Wednesday, 12 October 2011

The Three Musketeers - review

One Direction on the set of their new video
The Three Musketeers, or The Three-D Musketeers as I call it, is the latest film from Paul WS Anderson, the "visionary" director of such cinematic milestones (or should that be millstones) as AvP and Soldier.
Like Resident Evil: Afterlife before it and a fact Anderson likes to shout about in the trailers, Musketeers is "shot in glorious 3D" not post-converted.  It is surprisingly non-gimmicky with only a few shots of swords pointing out of the screen yet in spite of this, it still managed to give me a headache after it finished (it didn't help that the first 5 minutes were screened in bright flickering pink, causing me to go off searching for the most of elusive of characters - the multiplex projectionist).
I think it would be fair to say that the screenplay would qualify as being called "based on" Dumas's novel.  I don't think there were giant hot air balloon war ships in the Ollie Reid version.
Anderson has made changes/additions to the story because he thinks they look cool, like an overuse of slow-mo that could rival Zack Synder, but they make for some plot holes which are even more logic-defying and dumb than the other recent turkey Abduction.
For example, Mi'Lady de Winter breaks into the Queen's chambers to steal a necklace and finds her path blocked by a maze of invisible razor wire that she must dance her way through.  I can understand that it is a detterent to thieves but how is the Queen meant to get to her jewellry on a day to day basis?  Impossible!
Then there is the question of how the Musketeers are able to reverse their airship out of the other airship they have crashed into on the top of Notre Dame cathedral?
I would be slightly more forgiving of things like this if the film had been fun but the only comedy was supposed to come from James Corden's servant character Planchet and most of that fell flat.  The rest of the characters were too po-faced.  Out of the musketeers, only Matthew Macfayden's Athos gets anything close to a back story and character arc, and Logan Lerman's d'Artagnan is a really annoying and cocky little runt.  Only Orlando Bloom seemed to enjoying himself, camping it up as the Duke of Buckingham.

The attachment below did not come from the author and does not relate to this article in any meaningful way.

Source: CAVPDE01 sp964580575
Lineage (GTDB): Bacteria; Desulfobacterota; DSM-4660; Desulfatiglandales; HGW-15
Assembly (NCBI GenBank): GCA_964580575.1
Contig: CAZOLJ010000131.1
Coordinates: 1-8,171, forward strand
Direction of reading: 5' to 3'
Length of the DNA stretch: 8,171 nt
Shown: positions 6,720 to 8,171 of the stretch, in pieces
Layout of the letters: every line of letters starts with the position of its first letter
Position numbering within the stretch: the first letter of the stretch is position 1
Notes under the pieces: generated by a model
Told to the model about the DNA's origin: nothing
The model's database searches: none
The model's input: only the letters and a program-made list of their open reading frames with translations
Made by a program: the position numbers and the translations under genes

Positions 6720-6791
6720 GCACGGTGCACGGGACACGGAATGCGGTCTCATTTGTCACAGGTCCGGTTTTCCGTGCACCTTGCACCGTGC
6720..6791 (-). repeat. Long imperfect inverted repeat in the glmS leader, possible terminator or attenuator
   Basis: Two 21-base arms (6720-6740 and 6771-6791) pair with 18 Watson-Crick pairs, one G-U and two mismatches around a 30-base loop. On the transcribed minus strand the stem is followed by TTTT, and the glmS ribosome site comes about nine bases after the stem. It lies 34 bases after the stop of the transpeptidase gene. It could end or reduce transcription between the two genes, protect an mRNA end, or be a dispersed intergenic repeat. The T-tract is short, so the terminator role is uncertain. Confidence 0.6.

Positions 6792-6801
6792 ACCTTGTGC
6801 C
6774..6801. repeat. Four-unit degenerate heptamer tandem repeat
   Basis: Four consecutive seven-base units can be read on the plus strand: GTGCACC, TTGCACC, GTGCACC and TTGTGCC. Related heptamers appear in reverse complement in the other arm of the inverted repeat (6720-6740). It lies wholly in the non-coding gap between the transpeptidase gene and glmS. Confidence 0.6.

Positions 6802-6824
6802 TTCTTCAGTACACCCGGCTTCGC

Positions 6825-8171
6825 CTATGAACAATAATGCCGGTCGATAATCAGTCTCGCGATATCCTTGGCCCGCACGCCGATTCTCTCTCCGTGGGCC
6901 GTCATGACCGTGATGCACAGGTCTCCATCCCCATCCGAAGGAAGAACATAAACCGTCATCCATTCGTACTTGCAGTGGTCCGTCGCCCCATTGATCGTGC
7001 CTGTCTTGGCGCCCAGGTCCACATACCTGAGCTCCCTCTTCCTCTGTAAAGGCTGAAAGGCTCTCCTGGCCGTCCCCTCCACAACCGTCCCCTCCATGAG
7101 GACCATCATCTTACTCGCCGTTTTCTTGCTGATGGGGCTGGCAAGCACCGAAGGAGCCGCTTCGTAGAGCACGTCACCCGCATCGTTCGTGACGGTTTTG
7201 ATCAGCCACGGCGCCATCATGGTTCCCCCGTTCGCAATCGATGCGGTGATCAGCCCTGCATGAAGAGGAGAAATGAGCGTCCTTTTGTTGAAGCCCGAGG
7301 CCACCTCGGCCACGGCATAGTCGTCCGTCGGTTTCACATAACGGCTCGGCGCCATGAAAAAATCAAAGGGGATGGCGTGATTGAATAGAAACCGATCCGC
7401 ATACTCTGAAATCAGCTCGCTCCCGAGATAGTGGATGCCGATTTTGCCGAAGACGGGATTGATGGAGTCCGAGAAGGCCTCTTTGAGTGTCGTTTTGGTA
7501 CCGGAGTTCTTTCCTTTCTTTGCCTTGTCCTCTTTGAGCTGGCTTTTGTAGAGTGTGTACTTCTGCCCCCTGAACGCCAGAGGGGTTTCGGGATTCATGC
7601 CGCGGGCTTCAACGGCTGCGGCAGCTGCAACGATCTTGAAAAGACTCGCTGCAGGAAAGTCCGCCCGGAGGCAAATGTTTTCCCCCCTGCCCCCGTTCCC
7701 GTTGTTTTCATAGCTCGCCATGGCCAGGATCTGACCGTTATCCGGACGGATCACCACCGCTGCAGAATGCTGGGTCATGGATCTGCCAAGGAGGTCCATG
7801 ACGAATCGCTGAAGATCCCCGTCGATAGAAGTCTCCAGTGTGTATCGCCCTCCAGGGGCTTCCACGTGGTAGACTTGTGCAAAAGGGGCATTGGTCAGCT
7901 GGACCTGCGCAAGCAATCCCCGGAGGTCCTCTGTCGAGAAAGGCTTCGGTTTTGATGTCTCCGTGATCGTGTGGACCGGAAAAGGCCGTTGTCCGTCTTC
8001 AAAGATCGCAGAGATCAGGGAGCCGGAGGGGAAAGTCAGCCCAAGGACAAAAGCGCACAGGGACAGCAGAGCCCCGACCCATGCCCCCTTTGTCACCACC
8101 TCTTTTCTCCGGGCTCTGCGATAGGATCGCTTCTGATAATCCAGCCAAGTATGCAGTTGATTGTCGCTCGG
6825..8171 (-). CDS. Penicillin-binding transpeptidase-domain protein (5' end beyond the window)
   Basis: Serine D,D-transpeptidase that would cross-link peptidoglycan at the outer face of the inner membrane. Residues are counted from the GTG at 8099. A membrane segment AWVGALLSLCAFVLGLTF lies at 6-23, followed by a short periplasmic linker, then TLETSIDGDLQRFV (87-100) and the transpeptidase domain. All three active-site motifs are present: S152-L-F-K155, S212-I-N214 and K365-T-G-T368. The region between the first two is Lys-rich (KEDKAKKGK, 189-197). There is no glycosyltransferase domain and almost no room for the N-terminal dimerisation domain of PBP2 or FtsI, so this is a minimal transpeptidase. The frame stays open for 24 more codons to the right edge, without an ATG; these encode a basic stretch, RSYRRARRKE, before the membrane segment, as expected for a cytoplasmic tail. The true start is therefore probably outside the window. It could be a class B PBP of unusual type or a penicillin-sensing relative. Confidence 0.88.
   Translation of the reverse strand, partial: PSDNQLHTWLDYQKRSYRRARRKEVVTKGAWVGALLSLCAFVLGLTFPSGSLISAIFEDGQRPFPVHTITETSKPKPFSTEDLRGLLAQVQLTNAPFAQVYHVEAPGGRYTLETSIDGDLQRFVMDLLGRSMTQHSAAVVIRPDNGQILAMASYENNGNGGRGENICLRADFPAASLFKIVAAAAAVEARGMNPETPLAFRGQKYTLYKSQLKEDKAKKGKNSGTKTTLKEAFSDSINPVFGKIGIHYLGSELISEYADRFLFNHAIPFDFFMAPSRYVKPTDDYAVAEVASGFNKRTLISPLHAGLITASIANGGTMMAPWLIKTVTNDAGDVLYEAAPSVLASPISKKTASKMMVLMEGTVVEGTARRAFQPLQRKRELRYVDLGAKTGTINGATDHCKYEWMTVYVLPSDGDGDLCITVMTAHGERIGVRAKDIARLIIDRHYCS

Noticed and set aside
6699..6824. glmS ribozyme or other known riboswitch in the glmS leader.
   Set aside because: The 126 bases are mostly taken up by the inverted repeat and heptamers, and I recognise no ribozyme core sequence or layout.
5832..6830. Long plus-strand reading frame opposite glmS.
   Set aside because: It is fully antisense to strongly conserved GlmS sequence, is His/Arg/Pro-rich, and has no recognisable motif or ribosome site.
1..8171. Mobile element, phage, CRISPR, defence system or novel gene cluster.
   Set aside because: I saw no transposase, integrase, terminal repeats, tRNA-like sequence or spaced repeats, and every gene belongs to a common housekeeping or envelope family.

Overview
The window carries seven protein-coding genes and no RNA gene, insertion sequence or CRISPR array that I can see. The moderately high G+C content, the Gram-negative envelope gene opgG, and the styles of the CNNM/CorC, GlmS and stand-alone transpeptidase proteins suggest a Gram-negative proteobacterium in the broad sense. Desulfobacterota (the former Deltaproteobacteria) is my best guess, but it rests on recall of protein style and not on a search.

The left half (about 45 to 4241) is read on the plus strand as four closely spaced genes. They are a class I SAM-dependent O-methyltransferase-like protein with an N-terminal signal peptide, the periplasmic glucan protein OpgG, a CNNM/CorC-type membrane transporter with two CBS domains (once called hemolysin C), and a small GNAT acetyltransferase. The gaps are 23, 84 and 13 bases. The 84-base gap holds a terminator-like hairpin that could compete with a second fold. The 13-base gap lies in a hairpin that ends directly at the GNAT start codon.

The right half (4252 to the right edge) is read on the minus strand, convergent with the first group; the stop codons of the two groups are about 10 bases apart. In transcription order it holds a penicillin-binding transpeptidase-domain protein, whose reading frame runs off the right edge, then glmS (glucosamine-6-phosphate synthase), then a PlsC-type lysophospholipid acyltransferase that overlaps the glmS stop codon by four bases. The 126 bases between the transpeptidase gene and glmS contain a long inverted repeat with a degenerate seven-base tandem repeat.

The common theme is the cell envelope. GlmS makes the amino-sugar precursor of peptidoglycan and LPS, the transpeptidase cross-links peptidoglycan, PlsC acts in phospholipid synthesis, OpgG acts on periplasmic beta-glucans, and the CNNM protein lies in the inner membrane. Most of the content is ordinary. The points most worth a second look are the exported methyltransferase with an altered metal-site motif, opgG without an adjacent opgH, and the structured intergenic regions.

The only decent sword fight comes near the beginning where the four musketeers take on the Cardinal's guards, and nothing that follows can match this for entertainment which is an inexcusable crime in an action blockbuster (see also Superman Returns when Supes saves the plane).  The action was so tame I actually spent a lot of time wondering why the so-called musketeers spent so much time using swords and not muskets?
One last thing... was it just me or was Anderson trying to showhorn in references to The Princess Bride by having a horse called Buttercup and Athos riffing on the "anyone who tells you otherwise is selling something line"?  Just me?

1 star


  1. hell yes!! i´d got here because The Princess Bride reference on the movie.. it is just a pitty to relate a classic to such a lame movie